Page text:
Dixon Survives Torn-Up Track To Win At Belle Isle
The IndyCar Series’ return Sunday to the Belle Isle street course in Detroit will be memorable, but probably not in the way promoters had hoped.
The race was won by Target Chip Ganassi Racing’s Scott Dixon, who led flag to flag. But in between flags, Dixon and the rest of the drivers had to sit and wait as massive repairs were made to the surface of the track.
“Feels great,” Dixon, who had finished as runner-up three times in 2012, said. “Fantastic day and just really happy right now.”
Dario Franchitti, who restarted fourth with 10 laps to go after a rain-influenced Helio Castroneves spin brought out a caution flag, finished second to give the Ganassi team a 1-2 finish.
“Just fabulous,” team owner Chip Ganassi said.
A week ago, the Ganassi cars also went 1-2 as Franchitti won the Indianapolis 500 and Dixon finished
Simon Pagenaud of Schmidt/Hamilton finished third. That gave Honda engines the entire podium.
Will Power of Team Penske fourth in his Chevrolet-powered Dallara.
Fifth was Oriol Servia.
Rounding out the top 10 were Tony Kanaan, Ryan Hunter-Reay, Charlie Kimball, Mike Conway and Alex Tagliani.
The race was red flagged for over two hours when large chunks of asphalt came up. Pieces of asphalt and the holes that were left when they were dislodged damaged the cars of several of the teams. Perhaps the worst damage was suffered by the Andretti Autosport car of James Hinchcliffe crashed as a result of the problem.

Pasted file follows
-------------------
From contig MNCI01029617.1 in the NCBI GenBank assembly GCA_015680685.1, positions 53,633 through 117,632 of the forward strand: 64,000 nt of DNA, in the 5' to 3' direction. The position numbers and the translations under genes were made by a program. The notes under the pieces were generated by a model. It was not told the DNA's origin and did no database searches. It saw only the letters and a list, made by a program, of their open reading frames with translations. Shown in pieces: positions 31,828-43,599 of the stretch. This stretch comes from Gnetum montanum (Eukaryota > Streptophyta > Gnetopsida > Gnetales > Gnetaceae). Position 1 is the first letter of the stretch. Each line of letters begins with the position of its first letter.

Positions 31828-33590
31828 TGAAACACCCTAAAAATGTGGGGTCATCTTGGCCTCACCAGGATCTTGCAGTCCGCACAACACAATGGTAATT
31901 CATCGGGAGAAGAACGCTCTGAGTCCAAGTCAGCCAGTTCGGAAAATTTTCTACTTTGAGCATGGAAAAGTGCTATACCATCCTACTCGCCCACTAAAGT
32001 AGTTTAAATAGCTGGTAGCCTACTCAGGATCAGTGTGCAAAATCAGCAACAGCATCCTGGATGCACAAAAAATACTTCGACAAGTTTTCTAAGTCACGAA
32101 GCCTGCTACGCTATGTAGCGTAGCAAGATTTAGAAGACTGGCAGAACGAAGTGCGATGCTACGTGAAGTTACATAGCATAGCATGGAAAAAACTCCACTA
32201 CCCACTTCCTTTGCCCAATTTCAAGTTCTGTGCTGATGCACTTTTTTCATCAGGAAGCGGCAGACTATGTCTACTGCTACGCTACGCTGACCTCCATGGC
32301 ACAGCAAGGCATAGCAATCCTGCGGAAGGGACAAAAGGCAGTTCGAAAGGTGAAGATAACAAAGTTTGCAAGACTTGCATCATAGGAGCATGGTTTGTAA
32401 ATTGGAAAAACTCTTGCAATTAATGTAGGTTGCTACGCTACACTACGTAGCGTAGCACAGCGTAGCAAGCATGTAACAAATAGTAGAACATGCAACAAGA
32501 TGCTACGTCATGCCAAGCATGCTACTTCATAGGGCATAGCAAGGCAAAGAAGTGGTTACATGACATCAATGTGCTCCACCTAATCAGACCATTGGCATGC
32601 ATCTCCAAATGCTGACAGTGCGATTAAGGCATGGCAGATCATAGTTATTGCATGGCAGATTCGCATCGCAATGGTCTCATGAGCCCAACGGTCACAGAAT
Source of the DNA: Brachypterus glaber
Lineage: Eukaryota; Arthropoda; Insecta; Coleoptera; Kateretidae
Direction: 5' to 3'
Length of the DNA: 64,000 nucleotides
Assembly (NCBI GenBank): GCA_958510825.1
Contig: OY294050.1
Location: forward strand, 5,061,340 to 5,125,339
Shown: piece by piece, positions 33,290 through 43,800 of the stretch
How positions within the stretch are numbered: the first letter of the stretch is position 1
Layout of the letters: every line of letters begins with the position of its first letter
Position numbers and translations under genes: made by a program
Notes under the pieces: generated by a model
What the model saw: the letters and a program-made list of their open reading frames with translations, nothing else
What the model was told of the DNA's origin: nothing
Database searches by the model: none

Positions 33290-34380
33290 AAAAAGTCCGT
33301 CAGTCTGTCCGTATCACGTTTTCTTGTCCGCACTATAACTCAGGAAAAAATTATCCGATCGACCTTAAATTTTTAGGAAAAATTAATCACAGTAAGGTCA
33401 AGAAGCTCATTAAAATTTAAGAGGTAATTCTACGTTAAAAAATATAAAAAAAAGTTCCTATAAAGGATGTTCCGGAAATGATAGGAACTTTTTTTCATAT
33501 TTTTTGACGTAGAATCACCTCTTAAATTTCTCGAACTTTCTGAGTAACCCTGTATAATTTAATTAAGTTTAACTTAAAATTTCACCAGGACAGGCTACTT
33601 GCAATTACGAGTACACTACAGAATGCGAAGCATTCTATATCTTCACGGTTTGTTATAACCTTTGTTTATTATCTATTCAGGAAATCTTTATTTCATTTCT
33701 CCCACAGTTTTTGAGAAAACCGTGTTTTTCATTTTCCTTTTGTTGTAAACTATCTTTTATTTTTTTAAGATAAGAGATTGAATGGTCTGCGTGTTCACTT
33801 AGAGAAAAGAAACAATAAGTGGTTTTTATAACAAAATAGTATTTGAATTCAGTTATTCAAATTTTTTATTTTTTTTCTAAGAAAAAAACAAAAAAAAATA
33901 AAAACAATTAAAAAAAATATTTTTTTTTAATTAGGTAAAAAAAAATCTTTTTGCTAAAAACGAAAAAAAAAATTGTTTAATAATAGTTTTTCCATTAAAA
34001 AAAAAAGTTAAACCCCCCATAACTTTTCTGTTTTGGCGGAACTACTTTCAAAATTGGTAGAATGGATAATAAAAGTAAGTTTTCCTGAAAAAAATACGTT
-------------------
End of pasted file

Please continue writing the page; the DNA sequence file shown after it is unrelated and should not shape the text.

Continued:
“The holes in the track were enormous,” Hinchcliffe said after getting out of his car.
“I have never seen anything quite like this. We saw (the track surface) starting to come up early. They had the debris flags down in Turn 5 and Turn 9. These giant pieces of this tar that had been ripped up, I guess there was nothing they could do about it so they just let us keep running. It was like playing Russian Roulette and I just pulled the bullet. I came through Turn 6 and a new chunk ripped up. It had a big chunk of concrete attached to the bottom of it. It flipped under the car, lifted the front wheels off the ground and that was it – I was just a passenger.”
After the track was repaired, the race was restarted by the length of the event was shortened to 60 laps. Fifteen of the laps were run after the restart.
But many of those were run under caution after the series of late-race spins brought out yellow flags.
Despite the problems with the track, several drivers were happy that the series returned to Detroit after a four-yeara hiatus.
“We need to be here,” Franchitti said. “It’s the motor city.”
(This story will be updated shortly)No Comment